Throughout the Guidelines on Chronic Pelvic Pain created by the European Association of Urology, the recognition of anxiety and depression as a concomitant symptom of chronic pelvic pain is made. Various types of pelvic dysfunctions have been demonstrated to have an association with anxiety and depression, including urethral pain, chronic pelvic pain, anorectal disorders, and sexual dysfunction. While a first line of medical treatment for patients who complain of neuropathic pain type, according to the Guidelines, is the prescribing of antidepressants, there are other interventions identified in the literature for alleviating anxiety and stress related to chronic pain. One of the studied interventions for pain, anxiety, and stress is yoga.
In a systematic review and meta-analysis for yoga and low back pain (which is also a common co-morbidity of pelvic pain) yoga was found to have “…strong evidence for short-term effectiveness and moderate evidence for long-term effectiveness…” and the study concludes that yoga can be recommended for patients who have chronic low back pain. In this review of ten randomized controlled trials including 967 subjects with chronic low back pain, no serious adverse events were reported.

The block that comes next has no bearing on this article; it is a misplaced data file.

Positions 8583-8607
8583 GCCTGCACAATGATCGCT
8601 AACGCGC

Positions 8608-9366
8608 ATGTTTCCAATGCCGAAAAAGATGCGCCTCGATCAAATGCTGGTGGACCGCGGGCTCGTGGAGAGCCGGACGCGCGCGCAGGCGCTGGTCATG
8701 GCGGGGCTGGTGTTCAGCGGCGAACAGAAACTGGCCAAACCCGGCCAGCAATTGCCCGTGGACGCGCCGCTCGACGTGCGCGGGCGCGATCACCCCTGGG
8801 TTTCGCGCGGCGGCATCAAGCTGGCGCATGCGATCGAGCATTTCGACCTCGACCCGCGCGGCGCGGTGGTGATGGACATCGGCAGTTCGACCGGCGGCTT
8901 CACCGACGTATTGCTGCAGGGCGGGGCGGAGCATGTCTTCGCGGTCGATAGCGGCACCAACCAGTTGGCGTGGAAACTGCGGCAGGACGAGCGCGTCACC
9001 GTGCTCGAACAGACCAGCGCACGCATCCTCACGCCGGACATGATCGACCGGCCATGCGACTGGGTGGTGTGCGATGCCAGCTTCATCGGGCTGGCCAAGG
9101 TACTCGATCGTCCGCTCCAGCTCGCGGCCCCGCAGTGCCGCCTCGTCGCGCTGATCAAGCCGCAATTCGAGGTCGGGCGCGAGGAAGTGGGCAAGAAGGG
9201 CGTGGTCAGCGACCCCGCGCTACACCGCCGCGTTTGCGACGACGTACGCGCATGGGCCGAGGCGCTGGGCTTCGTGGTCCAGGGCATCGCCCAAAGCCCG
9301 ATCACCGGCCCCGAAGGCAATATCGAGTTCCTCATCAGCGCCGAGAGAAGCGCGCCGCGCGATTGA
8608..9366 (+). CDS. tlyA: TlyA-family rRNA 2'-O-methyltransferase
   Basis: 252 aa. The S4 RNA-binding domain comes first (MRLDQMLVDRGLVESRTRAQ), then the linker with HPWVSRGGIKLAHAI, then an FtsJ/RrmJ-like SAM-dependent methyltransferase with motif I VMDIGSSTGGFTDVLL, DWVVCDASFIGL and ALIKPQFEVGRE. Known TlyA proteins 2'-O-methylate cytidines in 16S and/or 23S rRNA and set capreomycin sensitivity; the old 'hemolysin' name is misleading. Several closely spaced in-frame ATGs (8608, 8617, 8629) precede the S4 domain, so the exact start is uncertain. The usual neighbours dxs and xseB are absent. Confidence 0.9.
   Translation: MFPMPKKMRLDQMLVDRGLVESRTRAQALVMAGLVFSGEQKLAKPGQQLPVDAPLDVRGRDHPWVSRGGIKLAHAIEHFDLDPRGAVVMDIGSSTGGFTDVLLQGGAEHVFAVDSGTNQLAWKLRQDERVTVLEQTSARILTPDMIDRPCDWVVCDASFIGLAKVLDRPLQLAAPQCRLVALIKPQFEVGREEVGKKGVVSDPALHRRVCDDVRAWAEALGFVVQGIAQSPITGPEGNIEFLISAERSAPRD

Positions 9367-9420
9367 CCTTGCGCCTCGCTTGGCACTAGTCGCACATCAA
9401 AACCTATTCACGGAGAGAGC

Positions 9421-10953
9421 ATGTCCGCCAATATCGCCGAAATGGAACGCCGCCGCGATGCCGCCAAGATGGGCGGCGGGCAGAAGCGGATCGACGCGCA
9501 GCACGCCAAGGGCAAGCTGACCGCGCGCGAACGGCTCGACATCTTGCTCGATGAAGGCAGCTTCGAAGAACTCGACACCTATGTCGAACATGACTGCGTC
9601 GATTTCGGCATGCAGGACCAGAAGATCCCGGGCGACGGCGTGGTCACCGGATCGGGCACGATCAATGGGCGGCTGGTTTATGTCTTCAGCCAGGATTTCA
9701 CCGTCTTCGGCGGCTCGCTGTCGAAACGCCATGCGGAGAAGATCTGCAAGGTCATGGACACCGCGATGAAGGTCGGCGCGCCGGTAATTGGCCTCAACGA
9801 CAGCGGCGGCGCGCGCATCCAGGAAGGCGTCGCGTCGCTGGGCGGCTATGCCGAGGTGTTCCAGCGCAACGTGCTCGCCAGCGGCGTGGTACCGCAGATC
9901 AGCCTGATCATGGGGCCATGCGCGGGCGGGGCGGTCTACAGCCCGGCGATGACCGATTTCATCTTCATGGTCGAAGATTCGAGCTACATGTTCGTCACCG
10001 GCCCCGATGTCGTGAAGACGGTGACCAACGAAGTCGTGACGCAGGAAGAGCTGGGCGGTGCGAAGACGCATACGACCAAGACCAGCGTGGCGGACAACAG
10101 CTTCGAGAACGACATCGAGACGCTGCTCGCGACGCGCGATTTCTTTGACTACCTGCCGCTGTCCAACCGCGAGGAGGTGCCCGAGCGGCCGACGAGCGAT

At Alpine Physical Therapy, our certified pelvic floor physical therapists Diana Spring and Hilary Garrett utilize manual therapy, modified yoga techniques (for patients who are not ready for community based yoga classes), and other types of movement re-education aimed at restoring function and alleviating pelvic pain.